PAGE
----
There is an opportunity for Islam in America, and there is an opportunity for America in Islam. There exists a mutual suitability between America and Islam and Muslims. A healthy Islamic existence and a positive Islamic contribution to American life is as good for Muslims as for non-Muslims in the United States, as well as in Muslim countries, and as a matter of fact, in the whole world…

It is an inclusive duty of every Muslim to make Islam known to those who do not know it. We cannot escape that duty in America. “Say, this is my way, I call unto Allah upon clear vision, and I and those who follow me.” (Quran: 12/108)

We shall never be able to attempt that if we isolate ourselves from the society. In this respect we have a triple motivation.

The foremost is the responsibility placed upon us by God to make Islam known to the people we live with. We have found that the majority of the American people know little about Islam. They have misconceptions and mistrust. This state of affairs cannot be reconciled with the fact that at present there are millions of Muslims residing in America. Who should bear the sin of leaving the majority of Americans with a very ugly and false picture of Islam?

The second motivation is that now America is our mother country. Our children and grandchildren after us will live in this country. If we feel that the environment is morally decadent, then we should take an interest (even on selfish grounds) in cleaning it for our sake and theirs.

The third motivation is a sense of duty towards our country. To be American is not to blindly accept America as it is, but to strive to make it cleaner and better by using the available freedom, the constitutional rights and the democratic process persistently and relentlessly towards reaching that goal…

We have, therefore, decided to make our positive contribution to the American life whenever we have an opportunity. Out youth take food to the homeless. We are in touch with organizations fighting drugs, alcohol, pornography, abortion and licentiousness. We participate in dialogues with the followers of other religions and creeds on religious, cultural, social, and educational issues.

We never refuse to visit schools, universities, associations or institutions or be visited by them if this bears an opportunity for the truths about Islam to be known. Even personal relations at or outside work, providing the good example of a Muslim, is part of our duty. We are keen to be amicable and persuasive, for it we behave in a repellent way, then it is Islam we are repelling people from.

We are very conscious of God’s description of the message entrusted to the Prophet Muhammad. The Quran clearly states: “We have sent you not but as a mercy to the worlds.” This is the ultimate goal of Islam.

[From Hassan Hathout, Fathi Osman, and Maher Hathout, In Fraternity: A Message to Muslims in America (Los Angeles: Minaret Publishing House, 1989), 3-4, 28-31. By permission of Maher M. Hathout, spokesperson for the Islamic Center of Southern California.]

Building Temples and Hindus, Padma Rangaswamy, 1994

The Hindu Temple of Greater Chicago sits on a wooded hilltop in the suburb of Lemont, Illinois. When this community dedicated its temple to the Hindu gods Ganesha, Shiva, and Durga in 1994, it published a souvenir program with reflections by community members on the American Hindu experience. A South Indian Hindu woman, Padma Rangaswamy, wrote about the special importance of Hindu temples and rituals for American Hindus.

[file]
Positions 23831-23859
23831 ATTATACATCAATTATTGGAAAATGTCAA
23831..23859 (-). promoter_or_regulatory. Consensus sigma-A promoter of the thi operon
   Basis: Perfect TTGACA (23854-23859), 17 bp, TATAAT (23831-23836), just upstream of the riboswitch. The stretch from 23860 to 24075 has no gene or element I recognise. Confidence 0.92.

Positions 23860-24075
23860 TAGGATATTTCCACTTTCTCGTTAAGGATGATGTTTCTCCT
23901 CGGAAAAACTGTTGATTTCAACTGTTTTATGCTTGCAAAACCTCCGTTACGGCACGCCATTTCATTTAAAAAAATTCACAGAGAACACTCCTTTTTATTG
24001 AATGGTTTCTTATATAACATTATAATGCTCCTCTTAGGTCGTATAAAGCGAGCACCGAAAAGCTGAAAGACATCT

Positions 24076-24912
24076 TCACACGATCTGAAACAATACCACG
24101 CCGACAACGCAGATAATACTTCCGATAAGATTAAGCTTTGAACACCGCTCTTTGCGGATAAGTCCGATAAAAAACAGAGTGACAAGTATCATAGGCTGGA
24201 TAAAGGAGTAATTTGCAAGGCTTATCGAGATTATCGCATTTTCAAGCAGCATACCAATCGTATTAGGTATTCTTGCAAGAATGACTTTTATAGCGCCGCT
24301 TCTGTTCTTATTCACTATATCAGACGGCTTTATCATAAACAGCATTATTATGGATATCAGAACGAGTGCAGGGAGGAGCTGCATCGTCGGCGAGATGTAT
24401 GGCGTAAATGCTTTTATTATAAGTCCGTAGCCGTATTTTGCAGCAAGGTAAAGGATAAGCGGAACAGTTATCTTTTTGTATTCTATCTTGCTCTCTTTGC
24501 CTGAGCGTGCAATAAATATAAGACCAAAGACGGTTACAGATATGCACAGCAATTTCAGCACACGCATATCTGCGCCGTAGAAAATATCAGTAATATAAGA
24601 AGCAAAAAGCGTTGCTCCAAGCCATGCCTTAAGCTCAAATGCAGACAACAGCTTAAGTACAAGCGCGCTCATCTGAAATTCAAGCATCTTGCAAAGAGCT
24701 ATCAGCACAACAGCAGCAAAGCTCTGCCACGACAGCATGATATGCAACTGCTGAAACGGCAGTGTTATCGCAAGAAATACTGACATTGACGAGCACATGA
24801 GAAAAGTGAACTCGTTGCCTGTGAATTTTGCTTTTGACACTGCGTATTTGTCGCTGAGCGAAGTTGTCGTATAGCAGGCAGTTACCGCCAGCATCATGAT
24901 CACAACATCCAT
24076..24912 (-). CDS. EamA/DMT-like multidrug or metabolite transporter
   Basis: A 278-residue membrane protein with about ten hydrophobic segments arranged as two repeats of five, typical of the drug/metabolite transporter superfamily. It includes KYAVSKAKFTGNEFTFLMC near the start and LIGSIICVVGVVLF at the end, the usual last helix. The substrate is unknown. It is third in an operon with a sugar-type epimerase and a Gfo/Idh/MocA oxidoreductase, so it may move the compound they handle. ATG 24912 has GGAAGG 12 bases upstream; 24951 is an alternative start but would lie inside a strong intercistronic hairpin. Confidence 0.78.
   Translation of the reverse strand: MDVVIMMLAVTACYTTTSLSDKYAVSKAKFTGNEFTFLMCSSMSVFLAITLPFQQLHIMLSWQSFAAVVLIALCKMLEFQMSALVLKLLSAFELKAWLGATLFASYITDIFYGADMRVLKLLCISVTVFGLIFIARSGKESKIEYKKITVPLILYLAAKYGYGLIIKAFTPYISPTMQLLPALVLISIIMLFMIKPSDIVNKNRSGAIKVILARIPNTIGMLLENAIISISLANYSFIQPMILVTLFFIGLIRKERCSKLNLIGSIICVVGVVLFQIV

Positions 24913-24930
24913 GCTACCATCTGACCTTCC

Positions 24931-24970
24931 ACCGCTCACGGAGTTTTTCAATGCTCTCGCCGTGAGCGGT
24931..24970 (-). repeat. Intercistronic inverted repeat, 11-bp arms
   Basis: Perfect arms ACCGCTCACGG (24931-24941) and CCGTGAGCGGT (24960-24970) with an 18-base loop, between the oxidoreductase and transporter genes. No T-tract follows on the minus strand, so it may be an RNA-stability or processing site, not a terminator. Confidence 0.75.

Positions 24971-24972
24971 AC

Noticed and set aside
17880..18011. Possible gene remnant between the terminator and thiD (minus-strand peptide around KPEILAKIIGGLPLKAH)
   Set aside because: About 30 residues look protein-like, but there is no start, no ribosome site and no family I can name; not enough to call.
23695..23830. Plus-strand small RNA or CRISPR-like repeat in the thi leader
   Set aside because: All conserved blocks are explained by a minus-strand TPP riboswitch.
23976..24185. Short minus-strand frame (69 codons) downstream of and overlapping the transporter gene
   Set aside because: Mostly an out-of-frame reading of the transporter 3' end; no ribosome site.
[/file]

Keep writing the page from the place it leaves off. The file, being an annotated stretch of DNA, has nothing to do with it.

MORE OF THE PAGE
It is a truism that many Hindus who live in India go through life without asking themselves what it means to be a Hindu. But we who live abroad as minorities in a multi-cultural setting are forced to ask ourselves the fundamental questions. How can we be Hindus in America? What do we want to learn about Hinduism? By subjecting our Hinduism to the logic of question and answer, and analyzing why we do certain things, we become shapers and interpreters of Hinduism. And our interpretations are no less authentic than those of the priests and the ascetics whose spiritual lead we often seek to follow.

The transmission of Hindu religious tradition is today an international phenomenon, spanning the globe, stretching across the continents of Asia, Europe, Africa, and the Americas. Here in North America, we are part of a tradition that recognizes the timeless and changeless nature of some aspects of Hinduism, but is not afraid to reinterpret traditional beliefs and practices in the light of our changing needs.

For starters, all of us from different parts of India have pooled our resources and established a temple in which we can worship in common. We are instrumental in the evolution of a trans-ethnic Hinduism that is responsive to the needs of Punjabis and Gujaratis and Tamilians alike, to name but three of the many linguistic groups who congregate under one roof. Our rituals may be somewhat different from our constituent regional traditions, but they represent a distinctly traditional Hinduism that reflects our perception of the continuity of our religious life from its ancient past.

Building and consecrating a temple is part of the process of understanding and explaining our religion to ourselves, our children, and our community. As we struggle with the important questions concerning the conduct of our lives, what choices to make regarding marriage, parent-child relationships, career options, we need to keep in mind that such choices will be far more difficult to make if we do not have any religious knowledge and if our ability to understand hidden, inner truths remains undeveloped.

The temple and temple-oriented religion are also important for us because they represent the only way we have of transmitting received tradition in a foreign setting. Without minimizing the significance of the inward or contemplative aspects of our religion, we must acknowledge the value of the ritual experiences, especially for the second and third generations who have no memory of experiences in the old country to fall back upon.

The temple can be a place for us to both remember tradition and create it anew. This is an invitation to the second generation to use your temple to learn about your religion in an open-ended process, to explore Hinduism all you want, and find out how it can meet your needs. Whatever symbolic interpretation we ascribe to the rituals we witness here on this auspicious occasion will tell us something of how we envision ourselves as Hindus in America.

[From Padma Rangaswamy, “On the Need for Temple Ritual,” Ganesha-Shiva-Durga Temple Kumbhabhishekam, commemorative souvenir (Lemont, Illinois: Hindu Temple of Greater Chicago, 1994). By permission of the author.]